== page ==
A “stim” refers to self-stimulatory behaviour such as hand flapping, rocking, spinning or the repetition of words and phrases. We all self-stimulate to a degree.  Some of us chew gum, tap our pens, jiggle our legs or bite our nails.  Individuals on the spectrum use ‘stims’ to help manage their anxiety or other negative emotions, or perhaps to help them to handle too much sensory input (too much noise, light, heat etc).  The level of their self-stimulatory behaviour is higher and more intense than that of their neurotypical peer group. .

Tom is a visual stimmer. He likes to get down to his toys at eye level; he often skims his hat rim with his eyes when he’s wearing hats; he likes to watch the light flick through his fingers; he will often watch his ipad using his peripheral vision only; and he frequently does odd things with his eyes (cross them, look sideways at objects, go cross eyed etc).  Tom is also the child that liked to line up our shoes nice and straight against the wall, all facing the same way.  He also still likes to line his mini-figures up in rows.  He then lies beside them at eye level and looks intently at them.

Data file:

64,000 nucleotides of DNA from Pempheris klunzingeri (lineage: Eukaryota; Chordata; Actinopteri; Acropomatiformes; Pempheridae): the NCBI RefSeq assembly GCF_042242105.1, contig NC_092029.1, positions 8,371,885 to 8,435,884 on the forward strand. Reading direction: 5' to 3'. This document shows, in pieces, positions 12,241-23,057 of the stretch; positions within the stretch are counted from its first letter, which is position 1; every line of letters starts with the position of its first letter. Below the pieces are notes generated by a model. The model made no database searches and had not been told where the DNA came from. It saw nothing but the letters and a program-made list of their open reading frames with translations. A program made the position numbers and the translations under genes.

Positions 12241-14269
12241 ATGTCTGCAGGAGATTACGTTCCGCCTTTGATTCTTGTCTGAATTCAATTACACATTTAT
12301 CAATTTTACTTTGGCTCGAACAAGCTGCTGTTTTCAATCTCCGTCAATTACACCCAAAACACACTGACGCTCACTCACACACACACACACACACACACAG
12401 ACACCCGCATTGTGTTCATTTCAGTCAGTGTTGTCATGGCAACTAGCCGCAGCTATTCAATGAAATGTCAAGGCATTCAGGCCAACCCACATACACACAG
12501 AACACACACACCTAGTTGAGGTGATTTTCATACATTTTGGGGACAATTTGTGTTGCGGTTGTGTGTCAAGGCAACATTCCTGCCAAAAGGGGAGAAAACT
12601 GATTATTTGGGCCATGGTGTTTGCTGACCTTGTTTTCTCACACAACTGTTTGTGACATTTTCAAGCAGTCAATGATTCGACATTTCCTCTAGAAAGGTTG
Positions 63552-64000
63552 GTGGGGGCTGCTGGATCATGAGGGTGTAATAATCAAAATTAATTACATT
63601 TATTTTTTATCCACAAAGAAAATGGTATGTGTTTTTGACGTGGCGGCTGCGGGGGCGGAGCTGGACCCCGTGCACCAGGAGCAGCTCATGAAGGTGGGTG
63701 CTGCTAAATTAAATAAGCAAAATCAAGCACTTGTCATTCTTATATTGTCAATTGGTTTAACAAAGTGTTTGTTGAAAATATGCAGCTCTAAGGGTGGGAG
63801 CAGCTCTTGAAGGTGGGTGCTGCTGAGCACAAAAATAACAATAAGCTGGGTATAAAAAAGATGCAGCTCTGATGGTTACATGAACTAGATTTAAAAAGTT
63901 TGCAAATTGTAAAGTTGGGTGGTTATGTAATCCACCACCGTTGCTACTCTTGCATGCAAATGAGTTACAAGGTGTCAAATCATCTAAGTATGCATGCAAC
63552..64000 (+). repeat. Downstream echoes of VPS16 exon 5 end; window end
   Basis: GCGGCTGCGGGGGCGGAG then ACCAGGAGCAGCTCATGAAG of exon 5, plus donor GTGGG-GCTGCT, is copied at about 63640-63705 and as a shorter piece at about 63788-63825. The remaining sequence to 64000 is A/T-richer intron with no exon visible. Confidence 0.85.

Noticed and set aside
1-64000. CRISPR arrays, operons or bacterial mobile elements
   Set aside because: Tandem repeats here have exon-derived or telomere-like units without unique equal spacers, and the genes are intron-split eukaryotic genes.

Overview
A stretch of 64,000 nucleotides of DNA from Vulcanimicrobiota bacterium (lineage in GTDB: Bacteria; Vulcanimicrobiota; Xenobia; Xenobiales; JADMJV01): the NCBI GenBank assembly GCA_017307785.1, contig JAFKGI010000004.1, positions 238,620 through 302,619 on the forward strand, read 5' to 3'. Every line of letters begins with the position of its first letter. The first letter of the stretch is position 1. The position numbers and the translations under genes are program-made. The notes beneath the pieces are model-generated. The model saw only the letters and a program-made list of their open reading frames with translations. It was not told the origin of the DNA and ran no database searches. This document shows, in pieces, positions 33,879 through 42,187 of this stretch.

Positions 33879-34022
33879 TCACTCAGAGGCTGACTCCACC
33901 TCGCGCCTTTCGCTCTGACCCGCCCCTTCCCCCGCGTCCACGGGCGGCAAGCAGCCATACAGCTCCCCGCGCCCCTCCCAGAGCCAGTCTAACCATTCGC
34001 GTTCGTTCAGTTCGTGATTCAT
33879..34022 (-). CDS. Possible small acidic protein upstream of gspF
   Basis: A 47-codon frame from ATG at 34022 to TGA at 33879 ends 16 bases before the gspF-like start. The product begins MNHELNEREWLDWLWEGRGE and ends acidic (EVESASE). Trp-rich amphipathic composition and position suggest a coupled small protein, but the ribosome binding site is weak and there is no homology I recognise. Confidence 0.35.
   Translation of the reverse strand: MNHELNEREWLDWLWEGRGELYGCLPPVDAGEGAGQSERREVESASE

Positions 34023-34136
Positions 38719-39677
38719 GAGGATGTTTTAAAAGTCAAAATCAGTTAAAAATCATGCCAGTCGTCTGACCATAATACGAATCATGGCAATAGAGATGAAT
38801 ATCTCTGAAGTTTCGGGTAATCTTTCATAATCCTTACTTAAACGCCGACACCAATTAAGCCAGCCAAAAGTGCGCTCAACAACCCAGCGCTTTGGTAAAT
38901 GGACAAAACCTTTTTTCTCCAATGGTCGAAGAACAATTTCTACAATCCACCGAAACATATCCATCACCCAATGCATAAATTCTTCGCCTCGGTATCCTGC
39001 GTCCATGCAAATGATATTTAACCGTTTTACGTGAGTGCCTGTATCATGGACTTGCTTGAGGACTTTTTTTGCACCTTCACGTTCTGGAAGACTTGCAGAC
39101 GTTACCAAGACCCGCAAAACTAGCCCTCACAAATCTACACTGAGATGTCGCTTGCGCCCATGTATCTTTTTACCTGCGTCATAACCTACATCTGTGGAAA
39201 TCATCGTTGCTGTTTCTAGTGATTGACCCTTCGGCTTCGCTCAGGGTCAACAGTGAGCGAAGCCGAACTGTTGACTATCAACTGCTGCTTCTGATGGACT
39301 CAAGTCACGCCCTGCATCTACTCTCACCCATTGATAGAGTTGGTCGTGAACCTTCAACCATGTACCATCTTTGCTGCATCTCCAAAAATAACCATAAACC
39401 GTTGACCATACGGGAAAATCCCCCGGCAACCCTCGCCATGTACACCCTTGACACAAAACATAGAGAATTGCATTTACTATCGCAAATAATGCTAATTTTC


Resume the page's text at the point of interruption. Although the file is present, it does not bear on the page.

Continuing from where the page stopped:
When James was younger he had a number of ‘stims’ including toe walking; spinning his entire body, looking at objects at eye level and flapping his hands. These stims have changed as he is getting older.  It’s very rare now to see him toe walk and the flapping is all but gone too … a bit sad because I loved the flapping …  there was such unbridled joy in it!  These days, I more notice the vocalisations and whistling.


James at the age of 3. He loved to lie up on the table and push his beloved trains around at eye level. Like Tom, James  adored Thomas the Tank Engine. In this picture you can see that James also loved to kiss Thomas and whisper to him.